Evaluating the impact of a cumulative impact policies

Evaluating the impact of a cumulative impact policies to reduce alcohol-related harms in Islington local authority

CIZ Islington Background & aim: The Licensing Act (2003) gives English local authorities the ability to implement Cumulative Impact Policies (CIPs) which are intended to strengthen licencing powers and limit the growth of on- and off- premise alcohol outlet density. Local authorities can now enforce CIPs by designating boundaries within their borough as cumulative impact zones (CIZs) if negative social effects of alcohol market saturation can be demonstrated. We are using quantitative and qualitative research to evaluate the effects of this intervention in the London borough of Islington. The study runs from May 2014 until April 2016 and is funded by SPHR’s Public Health Practice Evaluation Scheme (PHPES).

Key research questions: Why and how do local authorities implement CIPs? How, and to what extent, do CIPs affect alcohol-related harms among local populations in Islington? How can our evaluation of CIPs meaningfully inform future local authority alcohol policies in and beyond Islington?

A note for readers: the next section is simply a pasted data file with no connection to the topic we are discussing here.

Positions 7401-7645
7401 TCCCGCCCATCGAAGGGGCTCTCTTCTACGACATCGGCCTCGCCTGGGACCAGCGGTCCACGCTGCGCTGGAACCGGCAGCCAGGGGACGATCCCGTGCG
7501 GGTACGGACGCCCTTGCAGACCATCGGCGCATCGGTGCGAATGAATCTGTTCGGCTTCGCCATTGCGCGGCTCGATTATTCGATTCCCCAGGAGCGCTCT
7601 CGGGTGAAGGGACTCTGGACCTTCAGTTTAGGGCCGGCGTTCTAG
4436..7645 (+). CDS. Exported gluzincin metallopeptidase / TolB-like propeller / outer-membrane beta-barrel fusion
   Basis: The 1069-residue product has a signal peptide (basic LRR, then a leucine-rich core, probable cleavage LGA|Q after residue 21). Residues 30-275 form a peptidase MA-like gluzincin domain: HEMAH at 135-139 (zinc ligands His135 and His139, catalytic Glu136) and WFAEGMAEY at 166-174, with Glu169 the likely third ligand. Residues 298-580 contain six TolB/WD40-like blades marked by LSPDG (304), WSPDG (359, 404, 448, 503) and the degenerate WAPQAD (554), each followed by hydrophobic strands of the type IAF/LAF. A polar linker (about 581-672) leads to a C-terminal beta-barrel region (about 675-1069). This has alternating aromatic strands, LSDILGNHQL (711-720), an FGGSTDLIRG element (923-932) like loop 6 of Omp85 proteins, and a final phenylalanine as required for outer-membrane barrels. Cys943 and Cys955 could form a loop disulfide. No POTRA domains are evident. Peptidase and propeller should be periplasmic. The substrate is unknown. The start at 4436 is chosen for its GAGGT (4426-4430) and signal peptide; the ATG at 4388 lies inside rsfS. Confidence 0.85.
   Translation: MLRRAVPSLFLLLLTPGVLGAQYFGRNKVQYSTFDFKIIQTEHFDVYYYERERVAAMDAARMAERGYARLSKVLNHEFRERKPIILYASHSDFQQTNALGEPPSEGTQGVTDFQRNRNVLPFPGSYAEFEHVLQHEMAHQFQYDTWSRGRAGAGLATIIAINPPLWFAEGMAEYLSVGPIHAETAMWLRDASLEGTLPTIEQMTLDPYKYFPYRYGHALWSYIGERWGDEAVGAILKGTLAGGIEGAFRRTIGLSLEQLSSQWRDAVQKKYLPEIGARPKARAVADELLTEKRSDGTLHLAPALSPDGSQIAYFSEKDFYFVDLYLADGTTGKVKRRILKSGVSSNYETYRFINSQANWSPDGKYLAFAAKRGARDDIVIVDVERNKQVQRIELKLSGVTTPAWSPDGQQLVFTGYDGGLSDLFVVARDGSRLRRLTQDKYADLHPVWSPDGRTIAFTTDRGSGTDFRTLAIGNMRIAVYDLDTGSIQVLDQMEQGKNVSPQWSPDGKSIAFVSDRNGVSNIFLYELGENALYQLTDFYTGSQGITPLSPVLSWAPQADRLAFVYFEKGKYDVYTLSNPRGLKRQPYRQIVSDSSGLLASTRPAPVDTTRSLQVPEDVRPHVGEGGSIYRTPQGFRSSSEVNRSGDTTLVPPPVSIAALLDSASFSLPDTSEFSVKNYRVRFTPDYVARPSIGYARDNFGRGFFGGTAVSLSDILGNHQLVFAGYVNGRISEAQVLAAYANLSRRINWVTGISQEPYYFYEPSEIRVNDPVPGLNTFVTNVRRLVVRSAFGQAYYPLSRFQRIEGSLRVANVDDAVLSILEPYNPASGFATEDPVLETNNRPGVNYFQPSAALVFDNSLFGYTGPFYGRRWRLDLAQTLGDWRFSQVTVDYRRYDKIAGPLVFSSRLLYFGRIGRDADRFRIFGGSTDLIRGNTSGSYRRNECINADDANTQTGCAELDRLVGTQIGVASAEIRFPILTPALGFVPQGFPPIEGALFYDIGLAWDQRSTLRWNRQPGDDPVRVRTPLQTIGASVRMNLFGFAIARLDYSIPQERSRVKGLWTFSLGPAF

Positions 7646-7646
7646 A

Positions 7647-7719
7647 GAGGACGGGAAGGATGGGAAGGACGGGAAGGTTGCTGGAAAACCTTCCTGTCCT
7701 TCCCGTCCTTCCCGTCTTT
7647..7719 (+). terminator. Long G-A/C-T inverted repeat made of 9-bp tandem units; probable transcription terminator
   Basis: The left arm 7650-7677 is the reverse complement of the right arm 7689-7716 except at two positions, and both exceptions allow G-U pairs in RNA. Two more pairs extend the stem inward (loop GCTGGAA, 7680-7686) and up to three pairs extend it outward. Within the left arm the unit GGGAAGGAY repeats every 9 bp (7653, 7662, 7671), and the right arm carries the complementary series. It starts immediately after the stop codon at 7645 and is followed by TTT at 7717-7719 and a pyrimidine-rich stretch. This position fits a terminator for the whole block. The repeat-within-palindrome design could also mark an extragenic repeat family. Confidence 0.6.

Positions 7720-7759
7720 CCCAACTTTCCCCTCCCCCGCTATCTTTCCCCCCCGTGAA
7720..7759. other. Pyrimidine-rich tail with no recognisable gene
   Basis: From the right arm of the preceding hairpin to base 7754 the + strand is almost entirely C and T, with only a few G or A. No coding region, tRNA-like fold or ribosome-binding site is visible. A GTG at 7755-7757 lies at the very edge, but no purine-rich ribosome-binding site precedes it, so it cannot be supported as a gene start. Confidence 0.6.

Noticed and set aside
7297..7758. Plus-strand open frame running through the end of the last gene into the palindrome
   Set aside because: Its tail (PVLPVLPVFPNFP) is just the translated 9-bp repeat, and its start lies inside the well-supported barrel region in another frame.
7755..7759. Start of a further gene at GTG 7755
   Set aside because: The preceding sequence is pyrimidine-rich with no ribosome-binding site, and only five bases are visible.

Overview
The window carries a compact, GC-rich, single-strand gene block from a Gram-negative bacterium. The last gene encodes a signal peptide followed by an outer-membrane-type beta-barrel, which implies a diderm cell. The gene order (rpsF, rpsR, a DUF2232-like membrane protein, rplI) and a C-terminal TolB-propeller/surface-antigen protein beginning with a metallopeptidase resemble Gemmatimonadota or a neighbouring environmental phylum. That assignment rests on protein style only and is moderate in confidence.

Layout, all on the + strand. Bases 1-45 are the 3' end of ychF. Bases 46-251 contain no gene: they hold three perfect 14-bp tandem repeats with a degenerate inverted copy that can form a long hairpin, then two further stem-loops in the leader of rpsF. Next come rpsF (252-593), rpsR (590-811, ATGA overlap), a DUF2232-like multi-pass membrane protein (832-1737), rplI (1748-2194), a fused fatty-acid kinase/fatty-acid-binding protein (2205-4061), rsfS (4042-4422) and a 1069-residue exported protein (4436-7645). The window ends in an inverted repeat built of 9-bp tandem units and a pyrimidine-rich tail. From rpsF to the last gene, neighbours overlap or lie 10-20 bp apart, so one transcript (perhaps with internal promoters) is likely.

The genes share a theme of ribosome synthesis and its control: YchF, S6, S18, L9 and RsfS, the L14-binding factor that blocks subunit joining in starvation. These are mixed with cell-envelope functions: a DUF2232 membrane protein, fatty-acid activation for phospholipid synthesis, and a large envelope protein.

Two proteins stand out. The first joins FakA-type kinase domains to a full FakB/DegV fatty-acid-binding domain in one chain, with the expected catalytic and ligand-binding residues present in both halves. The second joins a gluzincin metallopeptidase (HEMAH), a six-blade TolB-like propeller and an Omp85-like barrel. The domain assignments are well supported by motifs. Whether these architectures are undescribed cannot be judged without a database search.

Population: The London Borough of Islington has a diverse population of 206,000. The CIZs cover all major night-time economic areas in the borough, which includes most of the shopping areas and main roads.

Study design and methods: Our evaluation of this complex intervention involves a mixed method program of research. The qualitative arm of our study includes conducting individual and group interviews with stakeholders (e.g., licencing officers, councillors, police, trade and alcohol consuming populations). We are also conducting documentary analysis and observing licencing meetings to better understand how this intervention operates at the local level. The quantitative component of this evaluation draws on diverse data sources (e.g., alcohol hospital admissions, anti-social behaviour calls) to map the pathways by which the intervention operates and account for intermediate process and long term health outcomes.